Books

I want to explore Ben's point about the desirability of having Congress craft the remaining details of how habeas review will function (now that Boumediene requires such review) rather than having judges craft those rules in the first instance. There are indeed a raft of difficult procedural questions to be resolved in connection with the habeas review required by Boumediene.  As I discuss...

First, sincere thanks to the OpinioJuris team for inviting me to share my thoughts on Ben Wittes exceptional book; and thanks to Ben for such a well researched, well written, and provocative work. My initial reaction to the book was that Ben has hit the proverbial nail on the head in terms of defining the policy challenge surrounding how the United States...

As I was saying, it is a central theme of Law and the Long War that "we do not have a lot of law here" (p.11). Boy, that sure would be news to David Addington! If we don't have a lot of law here, then why is it that the Bush Administration has spent the past seven years writing memo after...

Thanks for the detailed reply, Ben – already enjoying this discussion. I’ll leave it to Marty and his own considerable blogging skills to discuss his views about the role of Congress. Let me get back to you for now about the courts. You write that you are “deeply disquieted by any substantial role for judges in the design of...

Deborah's and Marty's challenging posts throw down the gauntlet in a number of important areas. To keep this response at a reasonable length, I'm going to boil their points down to five broad arguments. I'm not trying, in doing so, to dodge or elide their other points; consider this as a first pass at a response. I'm happy to swing back...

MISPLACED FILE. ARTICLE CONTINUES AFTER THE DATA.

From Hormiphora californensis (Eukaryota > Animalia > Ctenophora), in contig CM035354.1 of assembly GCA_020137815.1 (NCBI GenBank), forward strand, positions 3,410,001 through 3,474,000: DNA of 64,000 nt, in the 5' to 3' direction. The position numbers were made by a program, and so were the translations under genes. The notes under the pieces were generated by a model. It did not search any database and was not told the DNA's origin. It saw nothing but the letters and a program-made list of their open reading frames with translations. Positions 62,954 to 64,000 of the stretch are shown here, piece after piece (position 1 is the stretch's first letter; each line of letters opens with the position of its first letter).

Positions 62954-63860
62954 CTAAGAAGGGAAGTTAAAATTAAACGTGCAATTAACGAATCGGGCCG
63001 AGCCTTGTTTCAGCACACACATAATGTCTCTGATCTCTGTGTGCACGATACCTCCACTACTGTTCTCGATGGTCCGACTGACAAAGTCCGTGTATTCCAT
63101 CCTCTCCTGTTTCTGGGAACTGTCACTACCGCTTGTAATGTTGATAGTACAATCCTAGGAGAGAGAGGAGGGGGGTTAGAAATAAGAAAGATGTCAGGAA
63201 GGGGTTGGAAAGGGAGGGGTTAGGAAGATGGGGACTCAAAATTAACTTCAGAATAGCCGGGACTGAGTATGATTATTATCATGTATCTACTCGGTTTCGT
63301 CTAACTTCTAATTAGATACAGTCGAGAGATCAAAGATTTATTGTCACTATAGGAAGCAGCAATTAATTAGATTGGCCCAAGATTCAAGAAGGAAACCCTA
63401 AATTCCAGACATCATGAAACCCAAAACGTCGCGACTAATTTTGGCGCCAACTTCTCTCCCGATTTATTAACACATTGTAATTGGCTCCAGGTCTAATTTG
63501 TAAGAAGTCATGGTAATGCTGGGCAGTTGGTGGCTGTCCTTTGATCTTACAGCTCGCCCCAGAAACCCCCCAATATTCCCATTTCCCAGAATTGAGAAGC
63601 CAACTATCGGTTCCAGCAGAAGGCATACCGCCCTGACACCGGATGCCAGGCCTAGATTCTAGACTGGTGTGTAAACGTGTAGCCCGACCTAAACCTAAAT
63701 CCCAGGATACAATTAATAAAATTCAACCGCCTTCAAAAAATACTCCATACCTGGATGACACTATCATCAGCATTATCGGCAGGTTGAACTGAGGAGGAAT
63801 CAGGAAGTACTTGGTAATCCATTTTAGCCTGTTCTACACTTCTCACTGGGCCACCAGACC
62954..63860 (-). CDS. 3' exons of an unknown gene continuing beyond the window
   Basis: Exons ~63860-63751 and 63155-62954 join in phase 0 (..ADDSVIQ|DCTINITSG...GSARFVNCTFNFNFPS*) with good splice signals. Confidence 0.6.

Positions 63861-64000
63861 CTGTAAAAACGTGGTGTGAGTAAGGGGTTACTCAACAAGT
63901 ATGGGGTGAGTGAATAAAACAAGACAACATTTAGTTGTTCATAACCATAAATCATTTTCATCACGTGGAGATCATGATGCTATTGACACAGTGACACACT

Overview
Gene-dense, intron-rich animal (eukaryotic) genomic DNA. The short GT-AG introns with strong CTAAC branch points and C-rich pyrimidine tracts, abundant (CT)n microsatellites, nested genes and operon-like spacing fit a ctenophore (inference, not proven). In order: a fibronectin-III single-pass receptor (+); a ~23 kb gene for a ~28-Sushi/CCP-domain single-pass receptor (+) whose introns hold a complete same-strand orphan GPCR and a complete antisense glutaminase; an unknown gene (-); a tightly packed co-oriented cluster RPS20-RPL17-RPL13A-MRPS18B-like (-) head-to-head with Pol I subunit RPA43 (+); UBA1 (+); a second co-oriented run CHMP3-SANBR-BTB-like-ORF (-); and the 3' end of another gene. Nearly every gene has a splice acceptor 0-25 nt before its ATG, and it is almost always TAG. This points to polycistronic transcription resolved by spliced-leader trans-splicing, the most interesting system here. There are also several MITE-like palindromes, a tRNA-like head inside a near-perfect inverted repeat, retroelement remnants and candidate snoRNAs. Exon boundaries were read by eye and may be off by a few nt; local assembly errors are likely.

As usual, I agree with much of what Marty says, especially Marty's suggestion that he is almost inclined to say that this is the single volume to read to find out where we are and where we've been (query whether the same might also be said about Jane Mayer's new book, but more on that later). Marty is also right,...

I will address later this morning the raft of issues raised by Deborah's and Marty's posts. I want, however, to briefly clarify a point that has become a little bit muddy as to my view of whether America is really at war. Several posts seem to take it as a given that I am arguing for a war model in the...

My apologies for implying that Ben is a neoconservative, but I think that the title of my last post -- "Damning International Tribunals With Faint Praise" -- is accurate. Stray or not, Ben's comment praises the international tribunals for (ostensibly) not offering defendants the same kinds of protections that defendants enjoy in U.S. civilian courts.  The belief that the Rome...

Thanks so much to the Opinio Juris folks for the opportunity to participate in this wonderful symposium. Ben's book truly is indispensable -- a must-read for all those interested in these important topics. In particular, Ben's descriptions of the difficult questions, and his narrative of how we got to this unfortunate point with respect to many of them,...

Peggy and Peter, with slightly different emphases, both criticize me for focusing too narrowly on domestic legal policy. As Peggy puts it, by doing so, I "implicitly endorse the notion that the U.S. is unique in its experience of terrorism and the challenge of crafting laws to address it." It's a point worth addressing explicitly. The United States is not the first...